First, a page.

Are cancer drugs less likely to be recommended for listing by the Pharmaceutical Benefits Advisory Committee in Australia?
Background: The hurdle of cost effectiveness for the selection and reimbursement of drugs in Australia limits access to new medicines based on an assessment of cost relative to clinical benefit. Those drugs that are expensive and provide modest benefits will be less likely to receive a government price subsidy. There is concern that the cost-effectiveness hurdle will limit access to new cancer treatments because of their high costs and modest benefits.
Objective: To test the hypothesis that Ceteris paribus, cancer drugs are less likely to receive a recommendation for reimbursement on the Pharmaceutical Benefits Scheme (PBS) than non-cancer drugs.
Methods: We reviewed public summary documents (PSDs) on all major submissions considered by the Pharmaceutical Benefits Advisory Committee (PBAC) from July 2005 to March 2008. Each PSD includes summary information on the clinical, economic and utilization considerations of the PBAC in arriving at a recommendation. A total of 227 PSDs were reviewed, from which 243 PBAC recommendations were identified.
Logistic regression was used to determine the effects of drug type (cancer vs non-cancer) and other potentially confounding variables on the outcome of PBS approval versus non-approval.
Results: There were 243 PBAC recommendations in 227 published PSDs: 108 for rejection (44%), 10 deferrals (4%) and 125 (51%) recommendations for listing. Recommendations for listing were made somewhat more often for non-cancer drugs than for cancer drugs: 104/191 (54%) versus 21/52 (40%), respectively; p = 0.07.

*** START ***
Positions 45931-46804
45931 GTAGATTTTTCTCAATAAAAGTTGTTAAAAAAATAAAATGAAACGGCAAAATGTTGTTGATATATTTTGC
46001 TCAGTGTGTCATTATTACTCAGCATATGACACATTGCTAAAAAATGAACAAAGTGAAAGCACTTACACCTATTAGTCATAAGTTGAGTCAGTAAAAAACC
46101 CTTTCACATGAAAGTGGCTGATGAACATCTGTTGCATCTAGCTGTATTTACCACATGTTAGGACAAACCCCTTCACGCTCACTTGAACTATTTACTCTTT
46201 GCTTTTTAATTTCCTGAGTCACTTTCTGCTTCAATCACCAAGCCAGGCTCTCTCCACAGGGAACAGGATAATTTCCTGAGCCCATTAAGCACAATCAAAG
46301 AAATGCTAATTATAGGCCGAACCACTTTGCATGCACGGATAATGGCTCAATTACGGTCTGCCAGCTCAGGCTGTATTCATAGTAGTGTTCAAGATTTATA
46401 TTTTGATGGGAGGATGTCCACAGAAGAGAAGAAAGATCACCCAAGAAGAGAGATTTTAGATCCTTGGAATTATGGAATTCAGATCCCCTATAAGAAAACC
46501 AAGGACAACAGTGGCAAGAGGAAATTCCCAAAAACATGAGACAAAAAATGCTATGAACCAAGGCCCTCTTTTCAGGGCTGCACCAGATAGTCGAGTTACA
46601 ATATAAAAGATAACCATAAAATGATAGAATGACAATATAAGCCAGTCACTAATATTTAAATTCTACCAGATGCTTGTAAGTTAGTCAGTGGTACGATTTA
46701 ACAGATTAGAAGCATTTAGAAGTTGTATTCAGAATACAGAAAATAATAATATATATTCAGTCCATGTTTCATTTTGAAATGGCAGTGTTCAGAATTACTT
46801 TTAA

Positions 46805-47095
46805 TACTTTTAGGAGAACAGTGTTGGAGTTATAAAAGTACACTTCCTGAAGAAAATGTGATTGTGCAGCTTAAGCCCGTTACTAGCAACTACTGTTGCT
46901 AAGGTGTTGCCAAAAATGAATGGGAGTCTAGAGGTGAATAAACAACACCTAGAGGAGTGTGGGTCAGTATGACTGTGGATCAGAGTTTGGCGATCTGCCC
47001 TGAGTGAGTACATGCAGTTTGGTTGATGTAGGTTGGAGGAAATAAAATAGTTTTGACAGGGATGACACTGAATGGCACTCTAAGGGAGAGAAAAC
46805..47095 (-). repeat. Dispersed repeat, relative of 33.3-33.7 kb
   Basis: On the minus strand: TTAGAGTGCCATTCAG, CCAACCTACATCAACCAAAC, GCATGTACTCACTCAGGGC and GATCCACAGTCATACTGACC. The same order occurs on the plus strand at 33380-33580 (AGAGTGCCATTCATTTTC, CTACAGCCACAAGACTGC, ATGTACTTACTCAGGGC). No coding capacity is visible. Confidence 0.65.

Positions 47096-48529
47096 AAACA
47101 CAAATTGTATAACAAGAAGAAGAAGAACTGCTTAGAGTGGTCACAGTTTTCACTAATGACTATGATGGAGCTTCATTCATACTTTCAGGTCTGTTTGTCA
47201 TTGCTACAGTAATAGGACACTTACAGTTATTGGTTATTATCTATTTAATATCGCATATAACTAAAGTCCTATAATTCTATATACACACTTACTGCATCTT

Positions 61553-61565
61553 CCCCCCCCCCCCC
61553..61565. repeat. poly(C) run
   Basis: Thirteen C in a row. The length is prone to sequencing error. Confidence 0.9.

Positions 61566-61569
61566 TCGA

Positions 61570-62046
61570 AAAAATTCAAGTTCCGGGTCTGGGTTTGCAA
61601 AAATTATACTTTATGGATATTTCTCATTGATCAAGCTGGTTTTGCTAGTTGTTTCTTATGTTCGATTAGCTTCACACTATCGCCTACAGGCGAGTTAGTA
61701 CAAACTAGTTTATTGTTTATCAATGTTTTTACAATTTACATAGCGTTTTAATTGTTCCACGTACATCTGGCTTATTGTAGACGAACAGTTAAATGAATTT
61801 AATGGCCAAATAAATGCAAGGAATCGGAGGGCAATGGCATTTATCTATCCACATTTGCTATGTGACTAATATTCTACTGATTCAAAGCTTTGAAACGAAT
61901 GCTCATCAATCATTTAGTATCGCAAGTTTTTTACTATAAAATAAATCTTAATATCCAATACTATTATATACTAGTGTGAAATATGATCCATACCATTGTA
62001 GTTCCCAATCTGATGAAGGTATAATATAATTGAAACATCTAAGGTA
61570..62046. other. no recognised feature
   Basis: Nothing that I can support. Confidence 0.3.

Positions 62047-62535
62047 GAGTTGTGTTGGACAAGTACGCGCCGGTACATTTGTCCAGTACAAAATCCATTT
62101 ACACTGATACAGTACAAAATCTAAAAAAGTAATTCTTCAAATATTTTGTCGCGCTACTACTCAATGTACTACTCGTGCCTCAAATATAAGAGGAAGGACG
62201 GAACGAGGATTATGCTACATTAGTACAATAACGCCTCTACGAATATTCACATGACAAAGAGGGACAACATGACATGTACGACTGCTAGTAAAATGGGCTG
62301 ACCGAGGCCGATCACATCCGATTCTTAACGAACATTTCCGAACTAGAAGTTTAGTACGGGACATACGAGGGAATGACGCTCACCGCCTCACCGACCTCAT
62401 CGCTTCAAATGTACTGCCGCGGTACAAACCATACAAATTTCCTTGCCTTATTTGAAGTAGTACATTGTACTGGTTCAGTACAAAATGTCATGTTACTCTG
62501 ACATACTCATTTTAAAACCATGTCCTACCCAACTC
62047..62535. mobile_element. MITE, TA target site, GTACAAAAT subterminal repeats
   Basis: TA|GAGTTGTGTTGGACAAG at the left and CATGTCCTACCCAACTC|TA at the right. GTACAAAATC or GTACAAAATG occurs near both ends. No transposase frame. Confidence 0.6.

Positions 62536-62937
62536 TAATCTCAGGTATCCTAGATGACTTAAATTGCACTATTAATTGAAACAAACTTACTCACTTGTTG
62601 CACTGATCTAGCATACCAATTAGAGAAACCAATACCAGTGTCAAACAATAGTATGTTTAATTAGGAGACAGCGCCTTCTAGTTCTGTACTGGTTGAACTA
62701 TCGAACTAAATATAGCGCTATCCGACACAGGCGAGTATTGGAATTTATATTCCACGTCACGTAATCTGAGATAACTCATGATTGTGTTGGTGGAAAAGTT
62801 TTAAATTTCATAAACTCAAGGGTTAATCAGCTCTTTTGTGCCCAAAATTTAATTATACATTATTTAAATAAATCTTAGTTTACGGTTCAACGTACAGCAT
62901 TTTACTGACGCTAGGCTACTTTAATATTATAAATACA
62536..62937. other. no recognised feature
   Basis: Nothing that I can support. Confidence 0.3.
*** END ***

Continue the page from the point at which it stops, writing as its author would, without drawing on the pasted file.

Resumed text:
Based on the results for univariable analyses, there is evidence that four variables have some association (p < 0.25) with PBAC approval, but only type of application, economic modelling and estimated cost to the PBS remained statistically significant at p < 0.05 in the multivariable model. No interaction terms were statistically significant.
Cancer drug submissions tend to have a modelled economic evaluation and have a higher cost per QALY than non-cancer drugs (29% vs 15% of cancer and non-cancer drugs, respectively had a reported modelled cost per QALY of more than Australian dollars [$A]45 000; p < 0.001). Submissions that include a modelled economic evaluation and have a higher cost per QALY get approved less often than submissions without an economic modelling (p = 0.01).
However, after adjusting for economic modelling, there is no statistical difference between cancer and non-cancer drugs in terms of gaining recommendation for PBS listing.
Conclusion: The PBAC applies decision criteria equitably to cancer and noncancer drugs, in that cancer drugs are neither favoured nor disadvantaged but they are more expensive and target a smaller population than non-cancer drugs. Further debate and research is needed to determine society’s willingness to pay for a QALY and whether this differs between drugs for cancer and other indications or for interventions that differ on criteria other than cost effectiveness.
An erratum to this article is available at http://dx.doi.org/10.2165/11585540-000000000-00000.